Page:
You need to stop.  Take a big breath in.  As Janeen Detrick, an executive coach at Achieve Today, frequently suggests "Touch something around you and tell it thank you."  Perhaps the chair you are sitting on.  Breathe in the air of the moment deeply and slowly.  Feel the way the chair is supporting you.  Is there a cushion?  Is it soft and envelopes you?  Or is it cushion-less, but strong, solid and durable?  Really notice everything that surrounds you.  Rather than always noticing the sudden burst of car alarms or horns honking, what about the birds singing or the breezes whispering in between them.  Why not thank the chair for being there to allow you to sit rather than stand?  Why not bathe yourself in the gratitude of all the beautiful sounds, smells and sights that surround you.  As Eckhart Tolle says, "The past has no power over the present moment."  Peace and piece of mind are always waiting for you, grounded in the present moment.

Fully present and in NOW, you have a better chance of making good decisions.  The discord and discomfort of victimhood frequently makes us feel like we have to act hastily.  "I can't bear this and have to bandage this bad old thing RIGHT NOW!."  A calm mind sees choices and decisions as simply a variety of paths and opportunities.  There is no right one that is a cure all.  There is no wrong one that destroys your life.  Every choice is either a blessing and a joy or a lesson learned which can help you better fine tune your future choices.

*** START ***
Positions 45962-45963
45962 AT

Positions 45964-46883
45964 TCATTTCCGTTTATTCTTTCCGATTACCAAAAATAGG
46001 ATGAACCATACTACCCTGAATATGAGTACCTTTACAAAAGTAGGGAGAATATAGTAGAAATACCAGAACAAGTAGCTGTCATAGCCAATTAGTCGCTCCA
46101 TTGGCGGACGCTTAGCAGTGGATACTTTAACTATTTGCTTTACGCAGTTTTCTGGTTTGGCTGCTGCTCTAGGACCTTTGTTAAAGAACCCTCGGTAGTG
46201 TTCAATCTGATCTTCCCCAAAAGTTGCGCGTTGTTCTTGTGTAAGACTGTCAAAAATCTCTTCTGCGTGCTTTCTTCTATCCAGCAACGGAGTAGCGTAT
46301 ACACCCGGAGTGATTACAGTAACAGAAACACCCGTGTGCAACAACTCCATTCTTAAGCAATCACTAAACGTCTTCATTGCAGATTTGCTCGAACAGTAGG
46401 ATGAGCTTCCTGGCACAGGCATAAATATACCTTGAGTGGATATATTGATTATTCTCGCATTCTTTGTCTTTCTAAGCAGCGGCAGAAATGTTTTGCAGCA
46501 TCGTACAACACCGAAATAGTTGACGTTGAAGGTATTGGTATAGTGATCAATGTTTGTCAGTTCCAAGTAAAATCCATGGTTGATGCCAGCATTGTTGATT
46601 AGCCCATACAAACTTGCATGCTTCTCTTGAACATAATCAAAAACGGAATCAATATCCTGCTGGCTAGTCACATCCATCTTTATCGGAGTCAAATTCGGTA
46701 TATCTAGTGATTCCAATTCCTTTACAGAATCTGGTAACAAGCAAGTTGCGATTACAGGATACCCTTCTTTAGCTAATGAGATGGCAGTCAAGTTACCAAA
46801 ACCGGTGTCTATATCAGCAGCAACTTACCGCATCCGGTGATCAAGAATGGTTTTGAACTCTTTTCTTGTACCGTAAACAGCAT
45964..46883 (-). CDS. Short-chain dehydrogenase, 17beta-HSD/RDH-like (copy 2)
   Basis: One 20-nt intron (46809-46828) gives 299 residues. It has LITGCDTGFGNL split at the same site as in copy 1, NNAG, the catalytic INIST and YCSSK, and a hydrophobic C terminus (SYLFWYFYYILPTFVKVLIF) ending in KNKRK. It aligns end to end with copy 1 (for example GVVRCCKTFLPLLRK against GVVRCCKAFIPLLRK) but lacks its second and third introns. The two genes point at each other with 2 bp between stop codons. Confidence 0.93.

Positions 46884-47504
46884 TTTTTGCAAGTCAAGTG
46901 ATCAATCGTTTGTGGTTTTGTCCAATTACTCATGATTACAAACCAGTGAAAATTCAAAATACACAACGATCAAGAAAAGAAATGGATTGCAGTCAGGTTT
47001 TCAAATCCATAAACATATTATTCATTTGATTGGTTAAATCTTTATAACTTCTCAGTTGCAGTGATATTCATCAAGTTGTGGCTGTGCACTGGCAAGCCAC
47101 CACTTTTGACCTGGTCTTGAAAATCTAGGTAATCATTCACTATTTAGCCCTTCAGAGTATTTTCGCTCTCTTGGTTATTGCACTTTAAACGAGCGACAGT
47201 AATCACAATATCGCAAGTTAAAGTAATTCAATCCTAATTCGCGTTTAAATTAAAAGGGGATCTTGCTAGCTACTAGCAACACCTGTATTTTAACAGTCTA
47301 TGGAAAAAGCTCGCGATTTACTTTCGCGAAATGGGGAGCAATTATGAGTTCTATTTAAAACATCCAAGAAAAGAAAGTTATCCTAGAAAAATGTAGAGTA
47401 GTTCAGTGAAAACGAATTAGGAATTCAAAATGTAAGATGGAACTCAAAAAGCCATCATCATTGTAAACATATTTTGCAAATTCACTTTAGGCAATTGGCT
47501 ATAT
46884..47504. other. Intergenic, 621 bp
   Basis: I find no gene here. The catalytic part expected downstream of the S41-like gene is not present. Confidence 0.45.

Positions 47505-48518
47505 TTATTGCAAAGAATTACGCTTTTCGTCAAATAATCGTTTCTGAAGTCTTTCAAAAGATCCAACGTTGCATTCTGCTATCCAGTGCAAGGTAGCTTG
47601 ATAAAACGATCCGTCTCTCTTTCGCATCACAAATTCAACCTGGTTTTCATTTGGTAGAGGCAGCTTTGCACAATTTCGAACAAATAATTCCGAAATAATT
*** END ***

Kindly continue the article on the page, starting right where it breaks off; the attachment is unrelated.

Let's think again about my father and his swing shift commute.  There's nothing wrong with him stopping at Dairy Queen on the way home and having a milk shake.  I'm a firm believer in occasionally treating yourself to wonderful tasty things like ice cream.  In fact, I had a milk shake just last night myself.  But if you treat yourself like that every day, you can not only gain unwanted weight and damage your health, you can suck the very joy out of a "treat."  How many days of milk shakes does it take to strip them right down to habit and routine?  Meanwhile, there are so many things he could have chosen to do that could have fed his future rather than just his resentment about the drive home.  He could have:

1.  Listened to a book on tape that would have entertained him and made the time seem like nothing.  It would have not only lightened the trip home, but the trip to work as well.
2.  Listened to a book on tape that could have taught him skills to use at his current job or towards getting a different one.
3.  As the only one in the car, he could have chosen to make a stop each day to enjoy the view or take a little time to meditate.
4.  As the only one in the car, he could have chosen a variety of routes and explore different and new sceneries.
5.  Even if he couldn't have ridden on the commuter bus he used normally, he could have pursued creating a network of friends who could trade off driving and riding when they were stuck on the other shifts.

.... and those are just a few off the top of my head.

The first step to truly "cleaning up our acts" is learning to make choices from a calm mind grounded in the present moment free of victimhood and past resentments.